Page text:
Tunisian government proposes reforms after unrest

January 14, 2018 11:39 pm
Tunisian President Beji Caid Essebsi (C) attends a meeting with representatives of political parties, unions, and employers on January 13, 2018 in the capital, Tunis. (Photo by AFP)
The Tunisian government has proposed a range of socioeconomic reforms to the parliament in an apparent attempt to ease public discontent, which was manifested in days of unrest triggered by austerity measures in the North African country.
Tunisian Minister of Social Affairs Mohamed Trabelsi said on Saturday that the reforms were mainly aimed at providing aid to poor families and securing medical care for all Tunisians.
“Firstly, providing a minimum amount for Tunisian families and, secondly, guaranteeing health care for all Tunisians, with no exception, and providing or helping to provide appropriate housing to all Tunisian families,” Trabelsi said.
The Tunisian minister also announced the allocation of 100 million dinars (roughly 42 million dollar) in the budget to families in need and an increase in monthly aid from 150 dinars (61 dollars) to between 180 and 210 dinars.
“It’s a very advanced legal project, which was submitted to parliament and will be discussed over the next week,” said a government source, who requested anonymity.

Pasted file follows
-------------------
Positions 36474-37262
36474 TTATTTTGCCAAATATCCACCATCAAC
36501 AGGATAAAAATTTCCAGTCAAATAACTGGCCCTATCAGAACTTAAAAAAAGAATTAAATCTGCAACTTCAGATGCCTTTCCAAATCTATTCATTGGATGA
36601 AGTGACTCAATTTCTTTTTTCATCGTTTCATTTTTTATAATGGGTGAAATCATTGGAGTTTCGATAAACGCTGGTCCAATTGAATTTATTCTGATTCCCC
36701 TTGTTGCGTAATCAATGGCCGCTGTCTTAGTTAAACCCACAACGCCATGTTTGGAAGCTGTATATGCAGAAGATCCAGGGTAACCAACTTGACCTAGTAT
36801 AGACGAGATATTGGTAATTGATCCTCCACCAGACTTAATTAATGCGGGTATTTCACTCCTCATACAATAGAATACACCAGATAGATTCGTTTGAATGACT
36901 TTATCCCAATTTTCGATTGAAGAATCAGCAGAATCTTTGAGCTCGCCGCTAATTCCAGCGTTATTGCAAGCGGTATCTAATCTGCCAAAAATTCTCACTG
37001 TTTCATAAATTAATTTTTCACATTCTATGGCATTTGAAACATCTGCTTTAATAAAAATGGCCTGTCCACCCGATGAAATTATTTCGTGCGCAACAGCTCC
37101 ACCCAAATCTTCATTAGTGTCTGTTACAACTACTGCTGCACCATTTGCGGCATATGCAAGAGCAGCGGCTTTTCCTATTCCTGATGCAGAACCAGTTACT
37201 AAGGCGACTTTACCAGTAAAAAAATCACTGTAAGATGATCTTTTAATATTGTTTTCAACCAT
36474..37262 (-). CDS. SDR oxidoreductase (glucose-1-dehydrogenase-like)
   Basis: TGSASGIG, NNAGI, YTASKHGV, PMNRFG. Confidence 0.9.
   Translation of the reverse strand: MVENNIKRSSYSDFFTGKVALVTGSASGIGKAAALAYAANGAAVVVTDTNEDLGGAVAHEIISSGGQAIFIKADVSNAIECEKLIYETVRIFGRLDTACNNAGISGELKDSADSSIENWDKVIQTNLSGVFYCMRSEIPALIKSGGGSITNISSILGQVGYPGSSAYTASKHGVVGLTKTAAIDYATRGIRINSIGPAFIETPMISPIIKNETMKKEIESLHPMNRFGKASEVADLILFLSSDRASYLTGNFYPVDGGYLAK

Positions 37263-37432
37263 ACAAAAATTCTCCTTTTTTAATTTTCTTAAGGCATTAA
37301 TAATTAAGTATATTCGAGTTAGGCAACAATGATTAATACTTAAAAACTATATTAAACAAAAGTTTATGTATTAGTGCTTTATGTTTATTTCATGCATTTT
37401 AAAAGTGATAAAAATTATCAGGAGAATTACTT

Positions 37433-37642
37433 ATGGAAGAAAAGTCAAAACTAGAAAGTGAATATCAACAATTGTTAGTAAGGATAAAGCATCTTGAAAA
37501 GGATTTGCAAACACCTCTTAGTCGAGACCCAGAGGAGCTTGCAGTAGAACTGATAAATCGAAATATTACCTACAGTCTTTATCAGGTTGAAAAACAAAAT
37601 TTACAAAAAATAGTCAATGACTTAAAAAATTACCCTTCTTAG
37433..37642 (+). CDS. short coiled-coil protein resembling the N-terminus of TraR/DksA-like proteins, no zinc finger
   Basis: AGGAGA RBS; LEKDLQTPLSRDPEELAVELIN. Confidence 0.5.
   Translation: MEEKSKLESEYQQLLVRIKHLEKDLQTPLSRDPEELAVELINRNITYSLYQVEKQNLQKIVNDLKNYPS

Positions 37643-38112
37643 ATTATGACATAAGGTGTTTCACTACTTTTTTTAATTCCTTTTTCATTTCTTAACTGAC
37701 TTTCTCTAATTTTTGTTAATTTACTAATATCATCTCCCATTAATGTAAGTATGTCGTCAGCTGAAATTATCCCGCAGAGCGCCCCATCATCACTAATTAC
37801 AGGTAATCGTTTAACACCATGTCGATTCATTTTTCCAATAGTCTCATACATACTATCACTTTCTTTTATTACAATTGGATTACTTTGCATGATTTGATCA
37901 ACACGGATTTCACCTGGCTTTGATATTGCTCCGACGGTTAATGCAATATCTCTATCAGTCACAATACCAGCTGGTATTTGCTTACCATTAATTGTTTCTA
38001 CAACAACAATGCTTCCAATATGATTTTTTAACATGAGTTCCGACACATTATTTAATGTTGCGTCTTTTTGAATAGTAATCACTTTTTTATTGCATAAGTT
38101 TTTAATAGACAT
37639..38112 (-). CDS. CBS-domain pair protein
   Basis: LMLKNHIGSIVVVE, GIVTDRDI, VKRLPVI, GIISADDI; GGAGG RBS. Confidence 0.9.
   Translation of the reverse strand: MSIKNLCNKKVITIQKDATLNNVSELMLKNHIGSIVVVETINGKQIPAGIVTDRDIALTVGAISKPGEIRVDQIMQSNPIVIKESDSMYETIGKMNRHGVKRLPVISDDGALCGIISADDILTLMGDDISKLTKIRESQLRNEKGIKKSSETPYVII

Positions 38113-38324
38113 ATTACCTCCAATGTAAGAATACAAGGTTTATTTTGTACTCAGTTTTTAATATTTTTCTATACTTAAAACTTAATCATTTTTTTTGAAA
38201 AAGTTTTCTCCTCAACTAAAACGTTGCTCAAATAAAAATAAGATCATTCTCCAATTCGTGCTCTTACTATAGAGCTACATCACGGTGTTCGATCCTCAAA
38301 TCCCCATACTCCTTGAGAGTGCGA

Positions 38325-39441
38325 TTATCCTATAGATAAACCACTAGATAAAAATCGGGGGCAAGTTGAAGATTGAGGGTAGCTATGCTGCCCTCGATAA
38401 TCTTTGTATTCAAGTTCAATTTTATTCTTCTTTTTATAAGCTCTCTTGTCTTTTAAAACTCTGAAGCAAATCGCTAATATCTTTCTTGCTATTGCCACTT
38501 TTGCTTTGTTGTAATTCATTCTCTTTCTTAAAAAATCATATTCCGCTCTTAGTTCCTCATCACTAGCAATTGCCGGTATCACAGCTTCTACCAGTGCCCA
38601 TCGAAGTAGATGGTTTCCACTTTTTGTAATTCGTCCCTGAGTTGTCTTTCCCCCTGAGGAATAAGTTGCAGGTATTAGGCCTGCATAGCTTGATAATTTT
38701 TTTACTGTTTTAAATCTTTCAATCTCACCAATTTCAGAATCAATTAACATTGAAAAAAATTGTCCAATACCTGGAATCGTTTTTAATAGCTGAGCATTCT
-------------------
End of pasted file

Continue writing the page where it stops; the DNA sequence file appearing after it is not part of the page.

The Saturday announcement came after Tunisian President Beji Caid Essebsi consulted with the country’s political parties, unions, and employers.
has been the scene of protests against hikes in value-added tax and social contributions introduced at the beginning of the year to reduce the country’s annual deficit and satisfy international lenders.
Tunisian protesters take to the streets in Siliana, some 130 kilometers south of Tunis, late on January 11, 2018. (Photo by AFP)
In recent years, demonstrations have been held in the month of January, which marks the anniversary of the 2011 revolution that toppled dictator Zine El Abidine Ben Ali.
The 2011 uprising and two major militant attacks in Tunisia in 2015 harmed foreign investment and tourism, which accounts for eight percent of the country’s economic activity.
The North African country has been hailed for its relatively smooth democratic transition since the 2011 revolution, but it is still experiencing economic and political turbulence.
Tunisia’s Interior Ministry spokesman Khlifa Chibani also announced on Saturday that a total of 803 people suspected of taking part in acts of violence, theft, and looting had been arrested over a week of unrest.
The spokesman added that some 97 security forces and members of civil protection units had sustained injuries in clashes.
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